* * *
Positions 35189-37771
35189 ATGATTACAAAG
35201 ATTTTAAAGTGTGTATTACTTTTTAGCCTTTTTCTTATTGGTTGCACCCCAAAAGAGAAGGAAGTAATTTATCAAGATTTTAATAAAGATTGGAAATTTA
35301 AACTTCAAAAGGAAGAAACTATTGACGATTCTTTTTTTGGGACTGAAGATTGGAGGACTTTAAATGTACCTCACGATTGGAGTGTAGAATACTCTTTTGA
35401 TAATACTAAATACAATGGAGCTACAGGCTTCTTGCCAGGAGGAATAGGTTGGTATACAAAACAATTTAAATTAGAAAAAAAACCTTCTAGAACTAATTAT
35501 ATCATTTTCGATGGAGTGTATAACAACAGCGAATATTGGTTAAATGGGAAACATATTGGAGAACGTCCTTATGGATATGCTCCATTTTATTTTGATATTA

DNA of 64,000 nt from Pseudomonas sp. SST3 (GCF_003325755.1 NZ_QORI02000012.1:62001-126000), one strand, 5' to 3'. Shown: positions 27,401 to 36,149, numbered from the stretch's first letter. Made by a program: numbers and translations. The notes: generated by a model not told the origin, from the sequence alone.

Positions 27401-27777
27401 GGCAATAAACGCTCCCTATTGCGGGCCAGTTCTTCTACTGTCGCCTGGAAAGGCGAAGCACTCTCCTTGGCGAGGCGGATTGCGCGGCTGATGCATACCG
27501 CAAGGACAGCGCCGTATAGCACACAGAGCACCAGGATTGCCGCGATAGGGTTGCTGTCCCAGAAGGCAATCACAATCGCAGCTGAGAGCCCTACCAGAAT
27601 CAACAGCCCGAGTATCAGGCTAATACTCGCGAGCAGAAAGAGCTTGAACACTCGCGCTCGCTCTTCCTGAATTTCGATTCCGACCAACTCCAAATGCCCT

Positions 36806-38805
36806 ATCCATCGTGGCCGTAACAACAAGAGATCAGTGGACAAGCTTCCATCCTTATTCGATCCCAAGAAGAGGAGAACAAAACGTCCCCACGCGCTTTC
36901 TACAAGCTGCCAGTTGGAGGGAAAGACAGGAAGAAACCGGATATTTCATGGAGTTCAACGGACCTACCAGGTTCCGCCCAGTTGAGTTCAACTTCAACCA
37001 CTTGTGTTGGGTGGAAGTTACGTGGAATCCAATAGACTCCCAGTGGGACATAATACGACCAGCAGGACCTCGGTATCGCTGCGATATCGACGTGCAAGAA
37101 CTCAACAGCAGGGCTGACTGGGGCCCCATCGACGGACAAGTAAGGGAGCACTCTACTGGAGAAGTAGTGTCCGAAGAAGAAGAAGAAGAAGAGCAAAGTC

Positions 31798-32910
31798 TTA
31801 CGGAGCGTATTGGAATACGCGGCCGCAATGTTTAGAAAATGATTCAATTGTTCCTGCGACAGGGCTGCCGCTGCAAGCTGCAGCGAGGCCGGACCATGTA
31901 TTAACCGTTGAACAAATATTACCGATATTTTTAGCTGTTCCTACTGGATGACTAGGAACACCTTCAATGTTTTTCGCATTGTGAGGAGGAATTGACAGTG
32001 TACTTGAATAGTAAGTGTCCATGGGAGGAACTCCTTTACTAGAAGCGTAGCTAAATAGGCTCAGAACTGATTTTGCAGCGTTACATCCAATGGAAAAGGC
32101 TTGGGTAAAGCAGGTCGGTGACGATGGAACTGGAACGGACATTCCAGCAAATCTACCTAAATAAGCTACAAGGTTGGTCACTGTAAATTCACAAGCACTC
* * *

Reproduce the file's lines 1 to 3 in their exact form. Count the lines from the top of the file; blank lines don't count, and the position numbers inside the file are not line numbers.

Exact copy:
Positions 35189-37771
35189 ATGATTACAAAG
35201 ATTTTAAAGTGTGTATTACTTTTTAGCCTTTTTCTTATTGGTTGCACCCCAAAAGAGAAGGAAGTAATTTATCAAGATTTTAATAAAGATTGGAAATTTA